What this experience has over standard multiplex and art house cinemas is the opportunity for everyone at the site to engage in informal discussion. Guests would stay long after the film would end, ordering their last drinks and hot dogs, returning to their seats or standing by the fire. I was still serving drinks and helping around the cinema, but I kept overhearing “this is great” and “thank you so much”. Commuters and locals alike never fail to show their appreciation for their night out and it was great to witness. I always show my appreciation to cinema staff regardless of the cinema but not everyone does that. Popular cinema chains aren’t designed in ways that encourage conversation: Curzon Soho comes very close in the sense that it’s pretty easy to talk to staff and enjoy it but there’s an understanding that they have to get on with their jobs. On the way home with Magic Mike (my nickname for Mike), I found myself mulling over the night and where this summer experience could go.


The Fish Tank (2009) screening bought back great memories of studying the film during the sixth form. I wanted to use this screening as an incentive to explore Andrea Arnold’s work more as I’d only seen Fish Tank. I found myself taking mental notes on cinematography, editing, acting performances and well as social contexts the way I was taught when learning about it during college. It was a nice reminder of how far I had come since I’d last seen the film: back when I first watched it , as I wasn’t sure if I was studying the right subject. Fast forward 5 years to a time when I have achieved a first-class degree in Film and Media and was in the process of finding work in the industry. It was also my first time trying the famous Vienna Beef Hotdog served at the Thamesmead Travelling Cinema everyone had kept talking about.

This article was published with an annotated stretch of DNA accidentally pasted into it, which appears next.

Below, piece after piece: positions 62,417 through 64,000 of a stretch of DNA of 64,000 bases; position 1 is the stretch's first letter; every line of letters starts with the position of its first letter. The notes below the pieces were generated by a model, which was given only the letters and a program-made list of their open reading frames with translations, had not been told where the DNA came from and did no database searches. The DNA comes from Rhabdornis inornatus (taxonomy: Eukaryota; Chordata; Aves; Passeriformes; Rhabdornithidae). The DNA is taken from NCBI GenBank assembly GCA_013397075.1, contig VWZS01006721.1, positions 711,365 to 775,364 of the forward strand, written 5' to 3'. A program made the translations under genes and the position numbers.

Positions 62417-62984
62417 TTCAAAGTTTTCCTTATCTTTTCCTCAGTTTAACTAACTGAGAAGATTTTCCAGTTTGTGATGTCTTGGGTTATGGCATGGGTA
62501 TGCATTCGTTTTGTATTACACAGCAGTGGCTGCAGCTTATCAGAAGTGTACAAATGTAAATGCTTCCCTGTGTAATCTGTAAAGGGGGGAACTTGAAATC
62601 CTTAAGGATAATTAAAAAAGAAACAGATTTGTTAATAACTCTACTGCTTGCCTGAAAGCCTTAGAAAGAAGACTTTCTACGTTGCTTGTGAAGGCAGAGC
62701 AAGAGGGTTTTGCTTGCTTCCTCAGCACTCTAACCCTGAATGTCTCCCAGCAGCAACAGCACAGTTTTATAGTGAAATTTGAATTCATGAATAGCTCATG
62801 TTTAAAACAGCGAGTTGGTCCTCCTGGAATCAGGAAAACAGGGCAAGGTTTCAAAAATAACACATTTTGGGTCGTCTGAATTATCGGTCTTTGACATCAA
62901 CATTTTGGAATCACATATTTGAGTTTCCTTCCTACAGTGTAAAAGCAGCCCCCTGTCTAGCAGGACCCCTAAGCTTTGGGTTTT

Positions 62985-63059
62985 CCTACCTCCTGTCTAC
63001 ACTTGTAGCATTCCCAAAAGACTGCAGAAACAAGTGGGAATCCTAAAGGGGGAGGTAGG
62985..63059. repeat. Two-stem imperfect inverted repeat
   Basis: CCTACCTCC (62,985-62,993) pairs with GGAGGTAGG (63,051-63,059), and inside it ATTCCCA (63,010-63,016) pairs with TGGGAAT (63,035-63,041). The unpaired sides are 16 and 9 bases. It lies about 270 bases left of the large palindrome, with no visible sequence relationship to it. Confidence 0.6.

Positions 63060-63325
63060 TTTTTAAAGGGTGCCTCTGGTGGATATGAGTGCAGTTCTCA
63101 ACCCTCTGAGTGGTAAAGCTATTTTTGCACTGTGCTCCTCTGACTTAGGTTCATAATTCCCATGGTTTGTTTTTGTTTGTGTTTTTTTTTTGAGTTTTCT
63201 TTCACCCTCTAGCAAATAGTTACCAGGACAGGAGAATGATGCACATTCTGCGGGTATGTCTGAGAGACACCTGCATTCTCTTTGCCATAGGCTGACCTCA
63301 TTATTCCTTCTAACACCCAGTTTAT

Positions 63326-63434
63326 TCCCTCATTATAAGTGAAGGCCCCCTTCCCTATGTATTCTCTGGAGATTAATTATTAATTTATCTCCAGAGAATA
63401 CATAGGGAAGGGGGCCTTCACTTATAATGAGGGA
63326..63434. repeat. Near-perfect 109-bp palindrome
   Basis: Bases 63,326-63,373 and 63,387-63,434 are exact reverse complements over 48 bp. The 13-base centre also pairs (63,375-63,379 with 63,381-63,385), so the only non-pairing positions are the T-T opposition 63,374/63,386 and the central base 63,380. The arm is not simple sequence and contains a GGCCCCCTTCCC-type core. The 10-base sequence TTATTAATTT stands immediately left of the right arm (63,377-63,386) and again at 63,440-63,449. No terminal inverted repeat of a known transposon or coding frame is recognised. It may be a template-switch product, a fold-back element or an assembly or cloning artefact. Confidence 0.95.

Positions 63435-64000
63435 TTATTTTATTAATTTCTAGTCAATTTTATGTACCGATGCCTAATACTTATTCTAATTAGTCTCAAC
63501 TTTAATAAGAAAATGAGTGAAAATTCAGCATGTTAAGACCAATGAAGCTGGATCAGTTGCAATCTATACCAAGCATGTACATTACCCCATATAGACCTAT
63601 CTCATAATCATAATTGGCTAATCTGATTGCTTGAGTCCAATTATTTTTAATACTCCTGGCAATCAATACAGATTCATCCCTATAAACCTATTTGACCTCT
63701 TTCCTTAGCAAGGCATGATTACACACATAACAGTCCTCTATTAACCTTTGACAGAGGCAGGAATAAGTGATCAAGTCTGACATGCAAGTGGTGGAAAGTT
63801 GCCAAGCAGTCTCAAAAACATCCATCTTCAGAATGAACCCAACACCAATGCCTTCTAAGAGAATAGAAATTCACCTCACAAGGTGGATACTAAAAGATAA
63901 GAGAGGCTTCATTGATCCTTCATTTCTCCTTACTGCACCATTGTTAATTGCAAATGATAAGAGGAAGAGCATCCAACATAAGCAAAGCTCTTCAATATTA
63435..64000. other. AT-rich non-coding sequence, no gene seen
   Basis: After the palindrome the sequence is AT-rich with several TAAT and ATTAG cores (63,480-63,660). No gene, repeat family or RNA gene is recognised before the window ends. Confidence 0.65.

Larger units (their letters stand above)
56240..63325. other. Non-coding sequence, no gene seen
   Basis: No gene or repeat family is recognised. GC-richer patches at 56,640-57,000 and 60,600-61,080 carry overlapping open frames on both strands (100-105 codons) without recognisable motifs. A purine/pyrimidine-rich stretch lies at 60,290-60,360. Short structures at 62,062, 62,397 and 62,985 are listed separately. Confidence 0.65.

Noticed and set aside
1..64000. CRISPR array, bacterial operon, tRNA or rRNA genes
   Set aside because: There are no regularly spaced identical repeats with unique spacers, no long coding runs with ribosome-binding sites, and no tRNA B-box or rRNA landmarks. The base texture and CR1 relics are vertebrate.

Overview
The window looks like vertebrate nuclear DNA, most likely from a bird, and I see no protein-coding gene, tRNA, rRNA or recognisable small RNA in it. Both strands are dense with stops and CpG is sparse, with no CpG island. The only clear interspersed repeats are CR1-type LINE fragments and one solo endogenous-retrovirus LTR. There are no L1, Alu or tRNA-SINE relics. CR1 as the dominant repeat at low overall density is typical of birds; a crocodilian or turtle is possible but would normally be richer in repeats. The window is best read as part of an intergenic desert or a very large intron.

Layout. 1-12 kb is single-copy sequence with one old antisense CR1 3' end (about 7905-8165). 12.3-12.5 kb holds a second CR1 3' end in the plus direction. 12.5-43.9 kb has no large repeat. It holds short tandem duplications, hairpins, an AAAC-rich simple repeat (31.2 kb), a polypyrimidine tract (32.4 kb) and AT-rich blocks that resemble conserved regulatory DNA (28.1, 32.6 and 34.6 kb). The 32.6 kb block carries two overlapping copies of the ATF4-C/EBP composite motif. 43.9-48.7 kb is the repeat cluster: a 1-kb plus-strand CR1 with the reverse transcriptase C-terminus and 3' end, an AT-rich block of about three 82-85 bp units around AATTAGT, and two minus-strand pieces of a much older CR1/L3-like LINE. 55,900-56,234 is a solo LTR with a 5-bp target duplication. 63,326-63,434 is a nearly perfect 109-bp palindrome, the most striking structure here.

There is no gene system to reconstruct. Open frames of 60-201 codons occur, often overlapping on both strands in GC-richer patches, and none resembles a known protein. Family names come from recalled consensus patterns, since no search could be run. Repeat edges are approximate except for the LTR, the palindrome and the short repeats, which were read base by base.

E.T (1982) marked the first family-orientated event of the summer programme hosted at Birchmere Park. Again, this was another opportunity for me to revisit a film I had not seen in yonks. It was a welcomed event for me as I wanted an opportunity to see more of what Thamesmead has to offer in an area. Setting up the cinema I knew it would be a successful event. A myriad of kids and adults alike kept flocking towards us asking questions about what it is and what was happening which was pretty exciting for Liam and Vanessa: they’d put all this effort into making a cinema for Thamesmead and it’s getting the attention it deserves. Fast forward to opening and I realised how busy the night would be. I believe we had 80 people booked with many more wanting to attend. As a cinema fan myself I wanted everyone to attend! E.T is a classic movie that can capture the minds of the young. I would have loved to have seen it on a big screen as a kid so I wanted to make sure they did. A lot of the kids would be seen dancing and jumping in the excitement in the lead up to the movie being screened; I wonder what memories they will have of the night.